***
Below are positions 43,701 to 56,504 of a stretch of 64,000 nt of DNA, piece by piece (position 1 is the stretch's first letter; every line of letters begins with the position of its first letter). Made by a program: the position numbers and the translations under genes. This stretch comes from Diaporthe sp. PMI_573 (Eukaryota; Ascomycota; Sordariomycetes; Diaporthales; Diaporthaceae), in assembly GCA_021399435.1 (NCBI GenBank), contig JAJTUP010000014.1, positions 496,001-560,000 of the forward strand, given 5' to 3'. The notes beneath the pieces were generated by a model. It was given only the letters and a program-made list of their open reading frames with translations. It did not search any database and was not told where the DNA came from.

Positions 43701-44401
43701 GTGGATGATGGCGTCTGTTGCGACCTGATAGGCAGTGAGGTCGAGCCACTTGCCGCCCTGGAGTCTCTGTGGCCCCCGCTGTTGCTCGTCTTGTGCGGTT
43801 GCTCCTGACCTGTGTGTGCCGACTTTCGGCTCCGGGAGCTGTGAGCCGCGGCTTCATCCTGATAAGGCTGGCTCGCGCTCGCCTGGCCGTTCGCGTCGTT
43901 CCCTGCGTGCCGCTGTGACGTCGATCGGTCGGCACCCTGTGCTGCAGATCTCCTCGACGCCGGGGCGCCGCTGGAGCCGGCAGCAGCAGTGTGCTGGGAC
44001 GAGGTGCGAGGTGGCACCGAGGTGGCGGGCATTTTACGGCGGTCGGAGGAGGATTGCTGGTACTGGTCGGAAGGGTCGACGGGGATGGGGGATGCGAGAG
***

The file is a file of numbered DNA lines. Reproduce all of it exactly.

Below are positions 43,701 to 56,504 of a stretch of 64,000 nt of DNA, piece by piece (position 1 is the stretch's first letter; every line of letters begins with the position of its first letter). Made by a program: the position numbers and the translations under genes. This stretch comes from Diaporthe sp. PMI_573 (Eukaryota; Ascomycota; Sordariomycetes; Diaporthales; Diaporthaceae), in assembly GCA_021399435.1 (NCBI GenBank), contig JAJTUP010000014.1, positions 496,001-560,000 of the forward strand, given 5' to 3'. The notes beneath the pieces were generated by a model. It was given only the letters and a program-made list of their open reading frames with translations. It did not search any database and was not told where the DNA came from.

Positions 43701-44401
43701 GTGGATGATGGCGTCTGTTGCGACCTGATAGGCAGTGAGGTCGAGCCACTTGCCGCCCTGGAGTCTCTGTGGCCCCCGCTGTTGCTCGTCTTGTGCGGTT
43801 GCTCCTGACCTGTGTGTGCCGACTTTCGGCTCCGGGAGCTGTGAGCCGCGGCTTCATCCTGATAAGGCTGGCTCGCGCTCGCCTGGCCGTTCGCGTCGTT
43901 CCCTGCGTGCCGCTGTGACGTCGATCGGTCGGCACCCTGTGCTGCAGATCTCCTCGACGCCGGGGCGCCGCTGGAGCCGGCAGCAGCAGTGTGCTGGGAC
44001 GAGGTGCGAGGTGGCACCGAGGTGGCGGGCATTTTACGGCGGTCGGAGGAGGATTGCTGGTACTGGTCGGAAGGGTCGACGGGGATGGGGGATGCGAGAG